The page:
The Living in Copenhagen Diary entry number eight: Happy Danes

The eighth in a series of light-hearted columns about life as a foreigner living in the Danish capital.

Written for IceNews by Simon Cooper

If British media heavyweights the BBC and the Guardian are to be believed, Copenhagen is the ideal place to live forward-thinking, environmentally-friendly, steeped in cool and dripping with edgy urban excitement. It doesn’t stop there either. In their World Happiness Report the UN recently unveiled Danish folk as the most upbeat and Forbes magazine have been purring over the country for years now. That’s it they say: Copenhagen is undisputedly the Holy Grail when it comes to life contentment. The words ‘Denmark’ and ‘happy’, alongside an image of a beaming young family strolling merrily through a park or field, help resound this theory through an online media we’re increasingly taking as law.

Oh yeah, happiness, I remember that. At least I recall how I grasped the concept before arriving in Copenhagen. Like many others from outside, I should guess – uninhibited free love akin to that of the west in the 1960s, only washed across one gloriously classless class of people. They’d be shiny happy people too, lit ear to ear with smiles and powered into infinity by beautiful, boundless legs and their otherworldly diets. In short they’d make the cast of the Sound of Music look like a smoky, stressful staff room at an inner city comprehensive school.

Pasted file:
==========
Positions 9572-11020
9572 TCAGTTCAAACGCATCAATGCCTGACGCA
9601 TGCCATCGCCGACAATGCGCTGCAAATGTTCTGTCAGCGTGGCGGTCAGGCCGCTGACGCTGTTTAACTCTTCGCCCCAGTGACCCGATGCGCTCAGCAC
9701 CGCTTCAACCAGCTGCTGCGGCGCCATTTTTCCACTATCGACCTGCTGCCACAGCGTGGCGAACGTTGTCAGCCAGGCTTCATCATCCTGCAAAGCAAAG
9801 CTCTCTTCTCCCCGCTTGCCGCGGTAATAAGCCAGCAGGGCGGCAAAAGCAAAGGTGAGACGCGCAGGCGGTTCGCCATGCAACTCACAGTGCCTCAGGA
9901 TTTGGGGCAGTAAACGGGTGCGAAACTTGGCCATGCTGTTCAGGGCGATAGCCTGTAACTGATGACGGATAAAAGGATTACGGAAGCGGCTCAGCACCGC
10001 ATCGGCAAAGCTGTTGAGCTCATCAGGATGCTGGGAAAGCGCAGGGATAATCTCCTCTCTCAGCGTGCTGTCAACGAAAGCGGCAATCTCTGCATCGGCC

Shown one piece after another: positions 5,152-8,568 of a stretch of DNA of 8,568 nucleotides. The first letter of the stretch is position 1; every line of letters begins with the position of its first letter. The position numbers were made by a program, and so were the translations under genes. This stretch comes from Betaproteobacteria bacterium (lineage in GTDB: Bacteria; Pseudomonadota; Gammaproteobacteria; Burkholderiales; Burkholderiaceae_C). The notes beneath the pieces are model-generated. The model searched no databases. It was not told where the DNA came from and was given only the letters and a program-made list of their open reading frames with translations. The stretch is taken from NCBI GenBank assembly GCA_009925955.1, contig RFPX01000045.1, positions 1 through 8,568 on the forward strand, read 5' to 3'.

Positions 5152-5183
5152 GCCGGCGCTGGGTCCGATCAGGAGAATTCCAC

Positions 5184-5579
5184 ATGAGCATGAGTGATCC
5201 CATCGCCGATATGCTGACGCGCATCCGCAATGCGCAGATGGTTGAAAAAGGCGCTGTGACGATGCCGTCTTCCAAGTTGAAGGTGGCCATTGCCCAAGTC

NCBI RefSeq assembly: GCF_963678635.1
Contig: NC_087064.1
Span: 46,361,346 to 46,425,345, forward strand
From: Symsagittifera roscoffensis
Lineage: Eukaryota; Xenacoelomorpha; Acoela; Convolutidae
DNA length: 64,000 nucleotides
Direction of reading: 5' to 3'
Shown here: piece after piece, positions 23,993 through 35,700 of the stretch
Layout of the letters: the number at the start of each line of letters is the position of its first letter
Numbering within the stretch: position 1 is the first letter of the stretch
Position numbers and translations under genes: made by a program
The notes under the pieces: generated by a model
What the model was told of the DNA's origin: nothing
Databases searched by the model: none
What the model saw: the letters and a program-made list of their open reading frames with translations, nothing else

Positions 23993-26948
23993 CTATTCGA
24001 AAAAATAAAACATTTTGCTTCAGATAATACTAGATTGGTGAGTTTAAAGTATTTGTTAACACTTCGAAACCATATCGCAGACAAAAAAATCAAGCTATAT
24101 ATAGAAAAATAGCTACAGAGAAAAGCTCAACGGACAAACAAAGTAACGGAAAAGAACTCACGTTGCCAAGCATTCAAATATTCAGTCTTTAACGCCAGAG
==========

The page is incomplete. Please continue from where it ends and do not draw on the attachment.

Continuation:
Whether Denmark is truly happy though is an issue for another day. What’s more relevant, and odd, about all this is that the situation seems to be something of a double-sided mirror. Whilst posts in the British press sing Copenhagen’s praises – in terms of everything from knitwear to green living through crime dramas (have you seen ‘The Killing’?), and the Danish press bask in it, foreigners here greet it with everything from indifference to pure disbelief and even contempt.

Usually I try and ignore the hang-ups certain people have about Copenhagen and how the reality might be a far cry from that, but at times it does get a bit too much. Why do certain people – namely British and American ‘expats’ (to use a word I hate) turn on the society that seems to offer them everything?

To separate one strand from a tangled mess of reasoning isn’t easy. One thing that does play a part, however, is that such people, using various means of justification, clearly demand something back from their adopted country – something more than social benefits built on sky-high tax. They wish for more in return. They want the Danes to be this way and that, to be visibly and forcefully smiley in the street; to step in line with their government’s generosity. Ideally, they’d rip the social spine out of Danish society and smuggle it back to their homelands where they likely consider people generally more likeable.

Happiness – whatever that is – takes on a different dimension in Denmark, and it’s one which maybe gets lost and readjusted in cultural translation by British journalists when they pay visits. Criticism of Copenhagen-adoring news stories though is generally lazy: the kind made by people from their ivory towers, and by those who don’t do nearly as much as they could to reach out to the Danes and include themselves in the native way of life. After all, it should be a two-way agreement.

And whilst the reality of living in a place usually always differs from a fleeting visit in rose-tinted spectacles, the media who report and the residents which retort should probably take each other into account a little more than they already do.